Happy New Year!
Recently, eMarketer forecasted Connected TV (CTV) advertising will increase from approximately $7 billion in 2019 to over $14 billion in 2023. The forecast gained a lot of attention in the closing weeks of 2019 as CTV came into focus as one of the industry’s most important themes in 2020. To learn more and get behind the numbers, I recently interviewed eMarketer video analyst Ross Benes who was responsible for the forecast. A lightly edited transcript follows.
(Reminder, for a deeper dive, check out VideoNuze’s Connected TV Advertising Summit on June 11th in NYC)
VideoNuze: eMarketer recently released a forecast showing CTV ad revenues increasing from approximately $7 billion in 2019 to over $14 billion in 2023. What are the key contributors to this rapid growth?
Ross Benes: One of the biggest things driving growth is that pretty much all TVs come with internet capabilities now. Anyone who buys a TV in the next few years will be buying a smart TV basically. These TVs often come out of the box with free ad-supported streaming channels on them. And they make it really easy to load Hulu or YouTube. Additionally, we expect cord-cutting to keep happening and for more people to use streamers as a replacement for traditional TV. So perpetual cord-cutting combined with streaming becoming even easier, just leads to much more time spent with CTV. And as people spend more time with CTV, advertisers spend more money trying to capture their attention. The increasing number of streaming options also contributes to the growth.
VideoNuze: Which companies are the biggest players in CTV ads today and how do you expect this to change over the next 4 years?
R.B.: Roku, YouTube, and Hulu collectively account for about 70% of US CTV ad spending today. I expect they’ll remain the big three for the foreseeable future, however, I also expect NBCU, AT&T, and Amazon to make gains in CTV. NBCU’s Peacock will become another significant inventory source and the company is rumored to be buying Xumo, so clearly they’re putting a lot of effort into CTV. For AT&T, their HBO Max service will be sought-after inventory source when they roll out ads in 2021 and I expect AT&T to be one of the more important ad tech players in CTV with how they’re building their Xandr division. Additionally, Amazon is only going to matter more as its video ad business keeps growing. So in four years, I expect those companies to be the biggest players.
VideoNuze: eMarketer highlighted incomplete measurement as a critical challenge that is holding back traditional linear TV buyers from moving more spending to CTV. Do you believe a unified currency will emerge for CTV? And even if it doesn’t, will the massive shift in viewership toward CTV still mandate that ad buyers move some portion of their spending?
R.B.: I don’t think a unified currency will emerge for CTV anytime soon. The market is too fragmented for something like that right now. Even if a unified currency doesn’t transpire, I do think the shift in viewership will mandate buyers to move some portion of their spending to CTV. However, it won’t be a 1:1 basis. Viewership will still move faster than corresponding ad spend for several reasons, the most obvious being that a ton of streaming happens on ad free services like Netflix and Amazon Prime Video.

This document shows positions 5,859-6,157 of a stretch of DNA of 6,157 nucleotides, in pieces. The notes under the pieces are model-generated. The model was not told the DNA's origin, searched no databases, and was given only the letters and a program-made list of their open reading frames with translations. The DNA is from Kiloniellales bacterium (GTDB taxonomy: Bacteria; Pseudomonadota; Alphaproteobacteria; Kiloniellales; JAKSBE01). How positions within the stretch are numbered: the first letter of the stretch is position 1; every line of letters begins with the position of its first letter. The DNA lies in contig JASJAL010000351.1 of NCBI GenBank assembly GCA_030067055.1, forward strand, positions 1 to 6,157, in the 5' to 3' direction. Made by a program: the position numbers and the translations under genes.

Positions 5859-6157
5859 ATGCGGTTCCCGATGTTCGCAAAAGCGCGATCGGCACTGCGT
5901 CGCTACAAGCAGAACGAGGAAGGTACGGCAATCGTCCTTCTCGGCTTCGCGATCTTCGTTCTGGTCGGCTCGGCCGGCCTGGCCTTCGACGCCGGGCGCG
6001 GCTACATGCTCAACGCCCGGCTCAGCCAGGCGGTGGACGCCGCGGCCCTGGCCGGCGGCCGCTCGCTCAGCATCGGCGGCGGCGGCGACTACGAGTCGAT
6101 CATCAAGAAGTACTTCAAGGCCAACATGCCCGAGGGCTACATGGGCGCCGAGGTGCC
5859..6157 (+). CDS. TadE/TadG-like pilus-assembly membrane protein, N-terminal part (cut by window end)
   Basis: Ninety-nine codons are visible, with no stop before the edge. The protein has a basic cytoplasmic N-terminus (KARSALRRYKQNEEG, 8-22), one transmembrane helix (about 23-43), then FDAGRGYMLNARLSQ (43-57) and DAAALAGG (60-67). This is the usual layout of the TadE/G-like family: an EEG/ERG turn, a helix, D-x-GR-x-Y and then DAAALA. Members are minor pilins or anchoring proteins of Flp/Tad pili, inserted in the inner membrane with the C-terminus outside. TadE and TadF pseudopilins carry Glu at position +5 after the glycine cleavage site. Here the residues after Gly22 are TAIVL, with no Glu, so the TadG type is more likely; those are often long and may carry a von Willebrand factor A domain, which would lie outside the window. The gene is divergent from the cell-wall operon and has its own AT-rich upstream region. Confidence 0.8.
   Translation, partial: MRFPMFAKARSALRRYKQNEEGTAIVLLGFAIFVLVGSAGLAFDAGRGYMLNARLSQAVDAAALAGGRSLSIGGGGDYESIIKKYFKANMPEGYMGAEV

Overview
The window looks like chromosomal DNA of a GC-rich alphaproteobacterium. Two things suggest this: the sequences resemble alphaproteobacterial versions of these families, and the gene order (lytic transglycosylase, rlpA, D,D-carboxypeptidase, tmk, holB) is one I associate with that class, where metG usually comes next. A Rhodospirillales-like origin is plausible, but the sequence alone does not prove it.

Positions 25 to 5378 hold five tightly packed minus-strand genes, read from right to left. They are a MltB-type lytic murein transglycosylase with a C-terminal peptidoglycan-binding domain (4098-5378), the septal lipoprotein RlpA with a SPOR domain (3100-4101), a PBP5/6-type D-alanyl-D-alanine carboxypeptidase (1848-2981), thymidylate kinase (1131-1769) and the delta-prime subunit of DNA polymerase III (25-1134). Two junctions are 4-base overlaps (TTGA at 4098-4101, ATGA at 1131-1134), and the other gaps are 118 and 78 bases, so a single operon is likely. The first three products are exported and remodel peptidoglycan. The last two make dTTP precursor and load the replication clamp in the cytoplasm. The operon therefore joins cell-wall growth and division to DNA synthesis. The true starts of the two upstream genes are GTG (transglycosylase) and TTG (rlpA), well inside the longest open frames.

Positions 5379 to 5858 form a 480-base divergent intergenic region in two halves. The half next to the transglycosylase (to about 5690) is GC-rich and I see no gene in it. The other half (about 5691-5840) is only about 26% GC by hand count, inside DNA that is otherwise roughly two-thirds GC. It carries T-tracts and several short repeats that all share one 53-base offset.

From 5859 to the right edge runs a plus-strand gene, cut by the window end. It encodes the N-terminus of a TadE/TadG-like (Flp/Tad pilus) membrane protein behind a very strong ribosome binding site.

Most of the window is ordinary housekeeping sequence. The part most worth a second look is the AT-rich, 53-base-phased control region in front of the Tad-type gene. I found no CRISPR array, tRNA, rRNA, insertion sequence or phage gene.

VideoNuze: More CTV ad inventory is being created through new services and increased viewership. In addition, in 2020 we’ll have the election and Olympics which will drive still more inventory. As a result, do you foresee CTV ad rates being under pressure in 2020?
R.B.: As supply levels rise, CTV CPMs should decline some. But I suspect that due to high demand and CTV’s advanced targeting features, CTV will still keep its ad prices decently high. I also think that most election and Olympics watching will occur on linear TV than on CTV, so the pricing pressure will come more from new services (and existing services gaining users) than from these events.
VideoNuze: Cord-cutting continues to be a major theme in the pay-TV industry. With each set-top box that’s returned, the industry’s “advanced” or “addressable” linear TV viewing audience becomes smaller. Given this and all the Direct-to-Consumer services that networks are launching, do you envision CTV as ultimately becoming the industry’s most important ad platform?
R.B.: Maybe one day but we’re far from that. Right now we forecast that CTV spending is only about one tenth of traditional, linear TV spending. CTV is more exciting because it’s newer and growing, but it’s going to be many, many years before it’s more important than linear TV.
VideoNuze: Looking ahead in your forecast period to 2023, what is the biggest change you expect in the CTV ad industry?
R.B.: A lot of people think Netflix will add advertising and they would list that as their answer here, but I don’t think Netflix will add ads. Between now and 2023 I expect there to be more regularity in inventory sharing. If a publisher wants to work with Fire TV, Roku, or some of the bigger TV makers, they’re usually asked to fork over a significant share of their inventory, around 30% or so. But Hulu and YouTube don’t allow those companies to sell their inventory. And bigger publishers have been reported to get more favorable inventory splits than the less popular ones. It’s pretty opaque overall. I expect eventually that there will be more clarity and uniform rates on this issue, across CTV devices as well as the streaming services. With TV, video distributors typically got 2 minutes of ads per hour. I don’t think CTV will become that uniform, but I expect it to head in that direction and be less chaotic than it is today.